After months of standstill, Federal Labor Minister Hubertus Heil (SPD) wants the planned law for greater collective bargaining compliance in Germany to come into force soon. “I am determined that we can get this done together, especially since this is clearly agreed in the coalition agreement,” said Heil on Monday evening in Berlin at a ceremony organized by the trade union-affiliated Hans Böckler Foundation to mark 75 years of the Collective Bargaining Act.

Heil placed the planned law within the framework of a “reform of procurement law as a whole” that the traffic light government wanted to initiate. This regulates the conditions under which public contracts are awarded. With the Tariff Compliance Act, public tasks of the federal government should be tied to the compliance of companies with collective bargaining agreements. In addition, a right should be created for trade unions to have access to employees and companies digitally, said Heil. In the future, companies should no longer be able to get employees out of collective bargaining structures so easily through restructuring.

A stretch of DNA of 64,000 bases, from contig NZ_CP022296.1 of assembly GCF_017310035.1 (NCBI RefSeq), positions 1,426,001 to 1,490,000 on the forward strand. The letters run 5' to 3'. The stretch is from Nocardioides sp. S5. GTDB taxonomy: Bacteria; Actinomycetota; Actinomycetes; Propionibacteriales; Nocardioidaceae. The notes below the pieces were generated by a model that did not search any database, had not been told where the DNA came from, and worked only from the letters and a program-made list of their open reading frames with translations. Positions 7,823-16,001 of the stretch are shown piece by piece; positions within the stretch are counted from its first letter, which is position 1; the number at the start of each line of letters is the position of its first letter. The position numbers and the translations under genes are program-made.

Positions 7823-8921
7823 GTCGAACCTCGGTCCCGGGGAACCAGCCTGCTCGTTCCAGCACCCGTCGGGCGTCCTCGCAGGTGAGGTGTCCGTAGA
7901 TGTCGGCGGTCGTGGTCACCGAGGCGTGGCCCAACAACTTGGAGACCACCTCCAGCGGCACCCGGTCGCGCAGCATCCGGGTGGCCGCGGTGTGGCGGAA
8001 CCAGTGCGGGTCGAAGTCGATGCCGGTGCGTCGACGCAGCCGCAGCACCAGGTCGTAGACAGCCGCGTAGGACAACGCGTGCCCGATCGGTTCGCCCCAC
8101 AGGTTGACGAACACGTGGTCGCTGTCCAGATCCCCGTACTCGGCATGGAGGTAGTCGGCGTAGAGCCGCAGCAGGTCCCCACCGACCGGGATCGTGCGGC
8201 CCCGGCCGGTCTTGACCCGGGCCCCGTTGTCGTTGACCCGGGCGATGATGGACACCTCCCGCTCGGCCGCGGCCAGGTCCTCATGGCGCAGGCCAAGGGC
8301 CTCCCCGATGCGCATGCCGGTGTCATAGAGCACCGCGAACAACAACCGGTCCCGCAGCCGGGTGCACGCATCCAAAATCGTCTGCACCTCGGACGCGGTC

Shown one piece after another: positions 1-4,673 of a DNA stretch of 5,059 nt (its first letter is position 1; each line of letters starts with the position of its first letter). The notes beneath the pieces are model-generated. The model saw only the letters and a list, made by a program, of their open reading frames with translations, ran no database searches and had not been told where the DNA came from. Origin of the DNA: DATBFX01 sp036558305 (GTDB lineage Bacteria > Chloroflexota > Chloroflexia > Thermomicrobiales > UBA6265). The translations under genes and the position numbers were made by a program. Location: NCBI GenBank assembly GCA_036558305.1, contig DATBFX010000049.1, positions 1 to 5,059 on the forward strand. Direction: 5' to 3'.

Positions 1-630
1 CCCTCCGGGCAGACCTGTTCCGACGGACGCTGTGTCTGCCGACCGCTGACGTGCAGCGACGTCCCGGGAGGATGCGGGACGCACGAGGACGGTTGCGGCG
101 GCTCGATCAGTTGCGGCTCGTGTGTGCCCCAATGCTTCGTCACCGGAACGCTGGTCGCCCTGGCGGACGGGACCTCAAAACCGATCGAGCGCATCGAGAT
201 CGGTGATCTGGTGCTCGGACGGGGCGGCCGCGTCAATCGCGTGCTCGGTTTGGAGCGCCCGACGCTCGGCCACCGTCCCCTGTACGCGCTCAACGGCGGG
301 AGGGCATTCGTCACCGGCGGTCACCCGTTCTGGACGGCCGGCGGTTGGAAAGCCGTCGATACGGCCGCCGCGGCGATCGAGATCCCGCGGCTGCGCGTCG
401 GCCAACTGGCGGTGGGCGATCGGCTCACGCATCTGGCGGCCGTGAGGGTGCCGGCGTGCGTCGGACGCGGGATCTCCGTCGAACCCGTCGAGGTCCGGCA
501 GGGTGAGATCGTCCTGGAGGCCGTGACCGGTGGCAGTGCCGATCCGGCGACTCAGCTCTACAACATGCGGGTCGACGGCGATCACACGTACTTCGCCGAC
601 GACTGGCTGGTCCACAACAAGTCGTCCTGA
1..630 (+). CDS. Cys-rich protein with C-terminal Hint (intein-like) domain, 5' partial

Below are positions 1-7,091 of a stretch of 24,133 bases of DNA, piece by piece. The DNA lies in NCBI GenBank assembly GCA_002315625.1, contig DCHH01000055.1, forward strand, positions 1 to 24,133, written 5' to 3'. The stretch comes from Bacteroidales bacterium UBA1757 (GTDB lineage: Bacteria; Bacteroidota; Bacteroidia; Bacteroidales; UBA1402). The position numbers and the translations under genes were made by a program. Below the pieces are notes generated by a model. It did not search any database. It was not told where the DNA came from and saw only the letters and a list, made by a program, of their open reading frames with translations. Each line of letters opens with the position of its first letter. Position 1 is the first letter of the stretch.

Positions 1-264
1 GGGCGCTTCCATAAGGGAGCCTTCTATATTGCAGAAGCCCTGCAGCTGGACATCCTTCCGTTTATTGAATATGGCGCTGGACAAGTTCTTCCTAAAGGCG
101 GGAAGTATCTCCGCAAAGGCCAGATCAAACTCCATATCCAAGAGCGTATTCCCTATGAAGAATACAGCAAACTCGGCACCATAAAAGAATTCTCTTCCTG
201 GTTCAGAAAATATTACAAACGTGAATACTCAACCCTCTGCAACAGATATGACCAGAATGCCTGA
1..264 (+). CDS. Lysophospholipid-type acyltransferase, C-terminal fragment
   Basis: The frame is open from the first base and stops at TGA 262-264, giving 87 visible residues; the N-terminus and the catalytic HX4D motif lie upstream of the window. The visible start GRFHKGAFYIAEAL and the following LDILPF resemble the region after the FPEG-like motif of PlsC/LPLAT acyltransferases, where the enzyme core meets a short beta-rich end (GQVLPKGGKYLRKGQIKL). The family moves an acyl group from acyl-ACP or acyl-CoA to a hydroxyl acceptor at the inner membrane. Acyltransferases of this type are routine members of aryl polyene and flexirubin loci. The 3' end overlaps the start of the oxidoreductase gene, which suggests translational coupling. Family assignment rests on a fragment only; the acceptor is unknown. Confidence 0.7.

“It can only be a government impulse”

Originally, regulations for more collective bargaining were supposed to be decided last year, according to Heil’s earlier announcements. Employers in particular opposed the plans. Among other things, what was controversial was the level at which collective agreements should be required for public contracts.

Heil admitted: “This can only be a government impulse for more collective bargaining.” The planned law will not result in “we having 80 percent collective bargaining coverage.” He demanded: “First of all, it is the task of employers and unions themselves to ensure greater collective bargaining.”

Employers and unions disagree

According to the WSI research institute of the Hans Böckler Foundation, only 51 percent of employees had a collective agreement in 2022 – in 2000 it was 68 percent. At the same time, only 24 percent of companies were recently bound by collective agreements – compared to 44 percent in 2000.

Employer President Rainer Dulger reiterated that he was “not a big fan of the Collective Bargaining Act”. Dulger: “Collective agreements must be voluntary and must remain voluntary.” DGB boss Yasmin Fahimi strongly advocated that the state no longer award orders to companies without collective agreements.